The challenge

Understanding Africa's natural resources

Africa is a continent with a rich and diverse environment, where people face many challenges such as ready access to drinking water and food insecurity. Countries' understanding of these challenges relates directly to how well they understand their natural resources, and see the human and climate impact on them. They need information on a wide range of issues from flooding, droughts and water availability to agriculture, land use and changes to human settlements in order to make decisions on the management and policies around these issues.

For decades, Africa's land surface and coastline has been continually imaged by satellites, recording a wide range of information about land and water resources. But the petabytes of data are challenging to enquire, scale up and down, compute and analyse, and while freely available, it is not in an easy format to consume and translate. Data infrastructure, storage, processing and analytic capabilities have caused barriers to access and use of Earth observation (EO) across the African continent.

The Australian Government is leading the establishment of Digital Earth Africa (DE Africa), an operational African-owned platform to translate the acquired data into decision-ready information.

Our response

Digital Earth Africa

To unlock this data, Geoscience Australia is leading the establishment of Digital Earth Africa, an initiative funded by the Department of Foreign Affairs and Trade (DFAT) and the Leona M. and Harry B. Helmsley Charitable Trust. Digital Earth Africa is translating the data into a ready to use format, and making it available for anyone to use. The platform includes the DE Africa map developed by CSIRO's Data61, which allows users to visualise and analyse changes across land and water anywhere across the continent, democratising the capacity to use EO for decision making.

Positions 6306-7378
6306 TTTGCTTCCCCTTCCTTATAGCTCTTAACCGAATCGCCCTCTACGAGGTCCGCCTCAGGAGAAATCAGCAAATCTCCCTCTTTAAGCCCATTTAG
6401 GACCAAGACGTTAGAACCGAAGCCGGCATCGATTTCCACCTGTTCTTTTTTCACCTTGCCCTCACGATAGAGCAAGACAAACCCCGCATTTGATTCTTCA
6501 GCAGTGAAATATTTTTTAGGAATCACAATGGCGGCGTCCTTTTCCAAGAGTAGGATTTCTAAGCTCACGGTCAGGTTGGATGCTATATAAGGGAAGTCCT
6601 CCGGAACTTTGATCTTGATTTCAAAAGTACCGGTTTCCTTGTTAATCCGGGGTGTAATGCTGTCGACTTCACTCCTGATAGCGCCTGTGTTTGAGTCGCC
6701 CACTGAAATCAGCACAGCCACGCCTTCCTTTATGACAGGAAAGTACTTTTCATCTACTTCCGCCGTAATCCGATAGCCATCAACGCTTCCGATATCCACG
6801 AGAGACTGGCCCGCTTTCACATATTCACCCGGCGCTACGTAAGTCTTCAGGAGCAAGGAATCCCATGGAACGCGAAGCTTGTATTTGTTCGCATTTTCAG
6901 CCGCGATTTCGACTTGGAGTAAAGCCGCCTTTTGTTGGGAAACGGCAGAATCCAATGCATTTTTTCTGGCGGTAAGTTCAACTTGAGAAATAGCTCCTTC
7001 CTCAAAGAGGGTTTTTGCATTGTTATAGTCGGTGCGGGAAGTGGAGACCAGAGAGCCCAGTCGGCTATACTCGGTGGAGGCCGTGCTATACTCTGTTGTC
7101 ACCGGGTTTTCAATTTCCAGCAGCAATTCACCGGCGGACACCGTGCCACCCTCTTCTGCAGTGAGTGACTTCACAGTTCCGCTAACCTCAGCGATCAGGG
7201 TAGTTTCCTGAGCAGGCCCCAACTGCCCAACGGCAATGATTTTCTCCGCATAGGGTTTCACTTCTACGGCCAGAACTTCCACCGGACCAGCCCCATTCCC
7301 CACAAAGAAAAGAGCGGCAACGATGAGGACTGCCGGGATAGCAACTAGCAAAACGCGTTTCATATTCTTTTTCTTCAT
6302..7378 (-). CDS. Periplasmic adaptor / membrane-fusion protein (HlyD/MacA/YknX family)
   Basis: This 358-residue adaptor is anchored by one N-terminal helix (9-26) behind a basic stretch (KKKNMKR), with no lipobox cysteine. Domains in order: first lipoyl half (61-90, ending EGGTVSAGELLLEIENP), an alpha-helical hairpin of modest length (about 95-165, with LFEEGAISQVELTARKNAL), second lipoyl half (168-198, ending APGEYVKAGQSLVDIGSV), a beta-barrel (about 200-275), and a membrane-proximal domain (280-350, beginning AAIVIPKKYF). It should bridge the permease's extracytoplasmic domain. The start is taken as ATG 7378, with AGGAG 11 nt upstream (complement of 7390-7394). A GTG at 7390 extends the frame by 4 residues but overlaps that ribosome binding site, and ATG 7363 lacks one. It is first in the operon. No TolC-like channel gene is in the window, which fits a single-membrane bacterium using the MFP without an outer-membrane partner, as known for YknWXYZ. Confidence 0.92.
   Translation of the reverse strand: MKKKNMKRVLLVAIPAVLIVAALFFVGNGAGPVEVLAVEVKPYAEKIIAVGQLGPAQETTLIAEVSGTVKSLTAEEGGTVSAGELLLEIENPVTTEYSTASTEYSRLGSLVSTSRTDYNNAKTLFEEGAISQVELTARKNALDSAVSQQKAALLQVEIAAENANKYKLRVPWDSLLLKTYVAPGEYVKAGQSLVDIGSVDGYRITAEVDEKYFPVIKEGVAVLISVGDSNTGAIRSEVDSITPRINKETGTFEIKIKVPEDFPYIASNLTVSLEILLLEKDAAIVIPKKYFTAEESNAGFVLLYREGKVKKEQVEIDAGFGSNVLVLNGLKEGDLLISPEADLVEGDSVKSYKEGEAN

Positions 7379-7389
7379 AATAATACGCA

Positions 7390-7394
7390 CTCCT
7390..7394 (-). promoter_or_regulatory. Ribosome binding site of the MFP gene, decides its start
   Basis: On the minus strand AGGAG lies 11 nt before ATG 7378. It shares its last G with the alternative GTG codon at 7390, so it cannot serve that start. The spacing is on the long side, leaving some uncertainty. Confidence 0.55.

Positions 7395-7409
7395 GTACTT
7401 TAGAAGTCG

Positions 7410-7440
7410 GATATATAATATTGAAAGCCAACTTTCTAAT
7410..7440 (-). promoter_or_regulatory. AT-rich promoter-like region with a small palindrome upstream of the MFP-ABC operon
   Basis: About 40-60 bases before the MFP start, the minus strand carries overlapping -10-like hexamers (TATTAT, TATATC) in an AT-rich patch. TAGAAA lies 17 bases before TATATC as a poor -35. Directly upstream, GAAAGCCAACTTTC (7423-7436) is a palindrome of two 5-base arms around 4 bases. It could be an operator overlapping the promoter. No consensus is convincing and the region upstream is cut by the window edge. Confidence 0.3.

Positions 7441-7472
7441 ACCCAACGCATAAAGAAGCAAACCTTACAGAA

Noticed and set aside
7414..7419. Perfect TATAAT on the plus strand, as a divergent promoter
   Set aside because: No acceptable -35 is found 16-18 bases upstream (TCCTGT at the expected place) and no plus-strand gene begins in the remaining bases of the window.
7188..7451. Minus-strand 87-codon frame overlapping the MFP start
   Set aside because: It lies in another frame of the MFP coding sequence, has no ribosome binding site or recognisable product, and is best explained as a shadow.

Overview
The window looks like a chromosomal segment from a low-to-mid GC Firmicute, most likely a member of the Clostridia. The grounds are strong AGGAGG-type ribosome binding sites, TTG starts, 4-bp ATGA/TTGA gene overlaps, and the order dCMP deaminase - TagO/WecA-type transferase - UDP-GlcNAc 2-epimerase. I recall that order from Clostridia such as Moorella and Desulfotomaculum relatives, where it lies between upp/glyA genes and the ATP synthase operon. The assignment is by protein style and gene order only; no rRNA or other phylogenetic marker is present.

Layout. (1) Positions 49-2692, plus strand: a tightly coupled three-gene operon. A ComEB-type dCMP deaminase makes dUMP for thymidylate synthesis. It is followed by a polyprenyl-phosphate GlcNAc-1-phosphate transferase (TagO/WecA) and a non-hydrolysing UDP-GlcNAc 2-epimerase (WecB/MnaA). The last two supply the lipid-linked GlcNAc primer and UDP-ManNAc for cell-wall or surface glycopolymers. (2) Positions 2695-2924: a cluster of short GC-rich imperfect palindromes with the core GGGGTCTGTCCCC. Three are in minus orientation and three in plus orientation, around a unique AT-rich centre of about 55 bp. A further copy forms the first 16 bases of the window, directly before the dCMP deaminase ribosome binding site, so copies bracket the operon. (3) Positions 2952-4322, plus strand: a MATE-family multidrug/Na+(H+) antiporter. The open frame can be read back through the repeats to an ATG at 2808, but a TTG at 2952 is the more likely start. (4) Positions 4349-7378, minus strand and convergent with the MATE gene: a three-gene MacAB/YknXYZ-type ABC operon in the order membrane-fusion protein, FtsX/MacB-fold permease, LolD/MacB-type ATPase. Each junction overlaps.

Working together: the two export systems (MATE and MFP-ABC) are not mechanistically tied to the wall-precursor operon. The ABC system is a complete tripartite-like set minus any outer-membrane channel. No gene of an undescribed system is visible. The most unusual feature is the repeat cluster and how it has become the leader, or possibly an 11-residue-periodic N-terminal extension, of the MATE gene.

Through what is known as the Open Data Cube, first operationalised in Australia by Geoscience Australia, Digital Earth Africa use global satellite data specific to Africa and processes it, so that it is more accessible and suitable for as many users as possible. The platform is free and open, and allows a platform whereby algorithms can be rapidly applied to generate products.

Partnerships are essential to deliver the program, amplify the benefits and ensure ongoing stability. Digital Earth Africa is working with governments, space agencies, private sector and civil society across Africa and internationally: Digital Africa - Our community .

Digital Earth Africa is a three-year establishment program currently in its second year. Through the establishment phase, the technical infrastructure and data products are being developed, a governance structure and institutional arrangements are being established, and a capacity development program will be rolled out. An ecosystem of governments and policy makers, private business, science and research, non-government organisations and civil society will all have readily available EO insights to address social, environmental and economic changes across the continent.